41. I totally agree with the other members, the PUFL is NO benefit for the individual who is investing now!! Why would anyone be enticed into doing this when it only benefits the organization at the top and not the individual member!! I agree with Rebecca, it is a TOTAL insult to veterans that make up this organization! A prime example of what happens when an organization gets top heavy (very much like our current government, wouldn't you say?)!! After 25 years, maybe it IS time to place our support in the VFW and other such organizations instead!
  42. George Randolph, Not everyone who applies for the American Legion that served in the military qualifies. No you don't have to be in an area of conflict or war, but you must have served at a time during a conflict or a war. As a rule of the thumb, if you received the National Defense Medal, you qualify. I don't know where you got the 1 day of active duty, but maybe it's wishful thinking on your part. If you don't believe that someone not in a war zone is not a veteran who faithfully served their country, you're sadly mistaken. I served during Vietnam and Desert Storm in the Navy. I was a vertical replenishment aircrewman in the Navy. I sent our boys food and mail. I never fired a shot. If you are a combat veteran, good for you. Where would you be without food, mail, ammo and USO to name a few? I have PTSD, the same as you, and service related injuries, just like you...why should you be so superior to anyone else? VFW sucks and you know it!
  43. I tend to agree with Rebecca Jeffries comments above. I belong to the VFW and have been a Life Member with them for a number of years. The VFW is an organization with prestige as VFW members served in a combat zone versus just being in the military, with at least one day of active duty. It seems that the American Legion organization is failing more rapidly than the VFW, AMVETS, VVA, etc.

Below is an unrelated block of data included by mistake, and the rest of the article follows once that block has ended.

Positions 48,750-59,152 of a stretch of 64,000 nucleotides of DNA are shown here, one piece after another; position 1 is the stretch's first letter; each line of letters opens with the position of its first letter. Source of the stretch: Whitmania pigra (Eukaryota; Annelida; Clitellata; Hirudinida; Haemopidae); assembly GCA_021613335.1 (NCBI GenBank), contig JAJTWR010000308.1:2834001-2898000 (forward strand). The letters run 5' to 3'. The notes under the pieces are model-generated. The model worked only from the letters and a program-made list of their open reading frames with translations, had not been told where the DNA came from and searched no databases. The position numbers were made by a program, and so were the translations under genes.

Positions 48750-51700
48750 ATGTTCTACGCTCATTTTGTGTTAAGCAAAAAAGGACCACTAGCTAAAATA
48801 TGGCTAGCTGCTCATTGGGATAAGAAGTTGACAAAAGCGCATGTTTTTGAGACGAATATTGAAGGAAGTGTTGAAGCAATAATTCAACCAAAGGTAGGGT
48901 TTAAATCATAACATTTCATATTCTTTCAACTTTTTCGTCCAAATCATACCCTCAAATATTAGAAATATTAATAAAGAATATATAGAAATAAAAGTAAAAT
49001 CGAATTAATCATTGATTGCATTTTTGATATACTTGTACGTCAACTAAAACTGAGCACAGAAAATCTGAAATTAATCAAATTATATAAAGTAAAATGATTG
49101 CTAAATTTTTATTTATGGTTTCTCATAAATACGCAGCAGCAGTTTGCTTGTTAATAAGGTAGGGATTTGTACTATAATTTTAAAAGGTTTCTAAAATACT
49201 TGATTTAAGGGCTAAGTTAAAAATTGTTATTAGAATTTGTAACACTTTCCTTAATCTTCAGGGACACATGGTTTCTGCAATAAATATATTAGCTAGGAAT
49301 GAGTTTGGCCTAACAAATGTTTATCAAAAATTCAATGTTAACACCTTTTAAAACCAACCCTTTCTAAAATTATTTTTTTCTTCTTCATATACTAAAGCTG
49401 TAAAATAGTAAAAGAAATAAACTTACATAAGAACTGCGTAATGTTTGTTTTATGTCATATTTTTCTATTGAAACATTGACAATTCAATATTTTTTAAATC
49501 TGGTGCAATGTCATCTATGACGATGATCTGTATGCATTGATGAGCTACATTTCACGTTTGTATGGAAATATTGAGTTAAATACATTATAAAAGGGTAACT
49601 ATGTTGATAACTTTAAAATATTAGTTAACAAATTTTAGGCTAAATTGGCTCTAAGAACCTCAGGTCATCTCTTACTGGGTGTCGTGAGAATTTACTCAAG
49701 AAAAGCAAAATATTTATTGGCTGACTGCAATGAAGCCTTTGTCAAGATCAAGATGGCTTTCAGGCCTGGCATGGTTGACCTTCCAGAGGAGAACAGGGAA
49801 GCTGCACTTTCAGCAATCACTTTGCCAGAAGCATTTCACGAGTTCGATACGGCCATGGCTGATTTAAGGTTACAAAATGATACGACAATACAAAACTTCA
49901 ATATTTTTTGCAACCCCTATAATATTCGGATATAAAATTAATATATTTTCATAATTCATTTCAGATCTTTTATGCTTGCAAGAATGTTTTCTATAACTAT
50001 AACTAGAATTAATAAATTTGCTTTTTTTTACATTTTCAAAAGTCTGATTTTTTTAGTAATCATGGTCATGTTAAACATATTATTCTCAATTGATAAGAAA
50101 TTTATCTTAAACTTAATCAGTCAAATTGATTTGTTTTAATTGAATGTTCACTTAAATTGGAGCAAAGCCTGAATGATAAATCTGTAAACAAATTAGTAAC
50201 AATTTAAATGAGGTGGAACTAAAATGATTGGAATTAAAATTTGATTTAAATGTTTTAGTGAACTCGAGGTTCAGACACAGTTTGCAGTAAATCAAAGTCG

44. I agree with Mr. Pentland. Before entering into a life membership, I want to know what it costs. Reading between the lines of some of the other comments leads me to believe that the price of your life membership is exorbitant, compared to other military related organizations. Three of which follow: AUSA - Age Dues Under 55 $525 55-59 $425 60-64 $375 65-69 $300 70 and over $250 VFW - Fee Through age 30 $425.00 31 - 40 $410.00 41 - 50 $375.00 51 - 60 $335.00 61 - 70 $290.00 71 - 80 $225.00 81 and over $170.00 DAV - Age and Amount 80 or older FREE 71 - 79 $140.00 61 - 70 $180.00 41 - 60 $230.00 40 or younger $250.00
  45. My PUFL fee is $1020! At age 44, assuming a $35 annual fee, it will take me 29 years to break even at which point I'll be age 73!! In what realm of logic does this seem like a good deal or any incentive to participate in this member-gouging program!! No thank you! In fact, I may cancel my annual membership all together. What an insult to American Legionaires!!
  46. Rebecca; that fee at your age was a bargian. I just checked on PUFL at age 76; and the answer was $450... At $30/yr it looks like I'm suppose to be around until 91.. Gawd, I hope not... LOL As you may imagine, I told 'em to go pound sand...
  47. The FAQs state "Age is the primary component used in the new pricing structure", yet at age 72 (and very ill) the PUFL for me is $550. What's up with this? If the Lord gives me ten more years I'll feel lucky and for 10 yearly dues that's $350. Where's the savings?
  48. Your PUFL site can't be working. I tried to access it and I can't get it to come up.
  49. I still refuse to get a life membership - I am a life member of the VVA, Amvets, DAV, etc. and the American Legion Life Time membership is three time - yes I did the enrollment process and that is too expensive for my blood which I gave for this country. Thank You but I'll continue with the $35.00 a year.
  50. I'm 54 and my life expectancy by the CMA and SSA is 83. My $1000. American Legion dues paid via lifetime won't break even until I'm 93. Makes no sense, total greed run by people that don't understand simple economics and that people go elsewhere because the American Legion is over priced on lifetime memberships. If the lifetime trust were to gain 3% per year compounded, my lifetime fee paid this year would be around $600, not $1,000.
  51. Why doesn't this advertisement show the rates of paid up for life membership. I don't want to go through the enrollment process without knowing cost in advance. Thank you.